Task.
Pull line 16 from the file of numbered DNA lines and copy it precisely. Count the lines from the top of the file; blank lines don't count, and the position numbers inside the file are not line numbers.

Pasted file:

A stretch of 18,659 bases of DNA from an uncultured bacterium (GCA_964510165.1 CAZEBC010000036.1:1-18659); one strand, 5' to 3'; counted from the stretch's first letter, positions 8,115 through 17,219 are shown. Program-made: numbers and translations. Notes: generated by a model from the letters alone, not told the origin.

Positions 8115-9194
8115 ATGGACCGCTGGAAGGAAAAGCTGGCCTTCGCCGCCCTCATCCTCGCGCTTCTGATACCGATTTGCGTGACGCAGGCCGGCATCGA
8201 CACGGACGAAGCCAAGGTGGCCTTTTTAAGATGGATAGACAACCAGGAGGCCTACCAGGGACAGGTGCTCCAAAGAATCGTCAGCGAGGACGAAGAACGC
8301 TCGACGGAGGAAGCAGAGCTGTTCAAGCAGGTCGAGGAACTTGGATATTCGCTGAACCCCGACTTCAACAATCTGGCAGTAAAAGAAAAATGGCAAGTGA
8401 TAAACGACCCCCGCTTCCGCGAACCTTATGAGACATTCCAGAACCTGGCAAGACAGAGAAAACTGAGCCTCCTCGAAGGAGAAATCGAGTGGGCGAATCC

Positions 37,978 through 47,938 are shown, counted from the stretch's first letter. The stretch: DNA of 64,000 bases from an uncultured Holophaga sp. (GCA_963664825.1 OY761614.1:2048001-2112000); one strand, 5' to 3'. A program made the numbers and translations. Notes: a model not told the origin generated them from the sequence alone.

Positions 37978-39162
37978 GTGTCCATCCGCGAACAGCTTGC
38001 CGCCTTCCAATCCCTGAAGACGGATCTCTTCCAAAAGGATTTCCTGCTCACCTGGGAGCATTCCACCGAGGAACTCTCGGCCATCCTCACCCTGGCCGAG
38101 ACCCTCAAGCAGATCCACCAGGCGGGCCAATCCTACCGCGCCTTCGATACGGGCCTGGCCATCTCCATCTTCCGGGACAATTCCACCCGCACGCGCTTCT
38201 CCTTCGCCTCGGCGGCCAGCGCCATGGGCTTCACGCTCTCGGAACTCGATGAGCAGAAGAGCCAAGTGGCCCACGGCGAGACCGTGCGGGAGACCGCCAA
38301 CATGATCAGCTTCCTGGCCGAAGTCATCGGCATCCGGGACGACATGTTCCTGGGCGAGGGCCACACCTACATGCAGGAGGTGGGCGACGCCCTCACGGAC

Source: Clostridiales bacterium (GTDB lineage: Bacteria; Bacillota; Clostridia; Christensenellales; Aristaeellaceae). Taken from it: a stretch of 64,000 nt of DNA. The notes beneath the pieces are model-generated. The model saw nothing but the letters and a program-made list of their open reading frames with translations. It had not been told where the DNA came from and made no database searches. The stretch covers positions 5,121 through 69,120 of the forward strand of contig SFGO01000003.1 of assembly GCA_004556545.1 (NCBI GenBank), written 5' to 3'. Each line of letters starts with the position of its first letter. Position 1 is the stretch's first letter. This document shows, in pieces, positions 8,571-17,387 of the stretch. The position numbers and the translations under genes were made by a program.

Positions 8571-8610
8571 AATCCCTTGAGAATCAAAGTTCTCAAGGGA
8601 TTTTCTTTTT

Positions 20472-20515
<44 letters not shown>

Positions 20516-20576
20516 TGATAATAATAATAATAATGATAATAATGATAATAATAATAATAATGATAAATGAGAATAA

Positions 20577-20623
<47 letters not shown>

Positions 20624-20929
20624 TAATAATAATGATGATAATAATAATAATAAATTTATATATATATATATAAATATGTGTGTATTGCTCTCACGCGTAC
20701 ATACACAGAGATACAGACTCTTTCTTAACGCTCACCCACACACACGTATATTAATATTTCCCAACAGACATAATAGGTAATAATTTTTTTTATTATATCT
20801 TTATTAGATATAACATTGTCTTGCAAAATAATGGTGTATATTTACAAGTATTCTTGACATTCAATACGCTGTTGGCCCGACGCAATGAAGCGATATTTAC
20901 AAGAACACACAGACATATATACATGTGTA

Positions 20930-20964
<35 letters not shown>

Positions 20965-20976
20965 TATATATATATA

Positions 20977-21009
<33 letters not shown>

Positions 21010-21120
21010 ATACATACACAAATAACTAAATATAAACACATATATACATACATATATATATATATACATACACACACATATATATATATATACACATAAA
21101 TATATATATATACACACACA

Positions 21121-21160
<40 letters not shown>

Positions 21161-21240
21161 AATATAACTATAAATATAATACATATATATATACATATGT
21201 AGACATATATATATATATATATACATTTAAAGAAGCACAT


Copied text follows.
8571 AATCCCTTGAGAATCAAAGTTCTCAAGGGA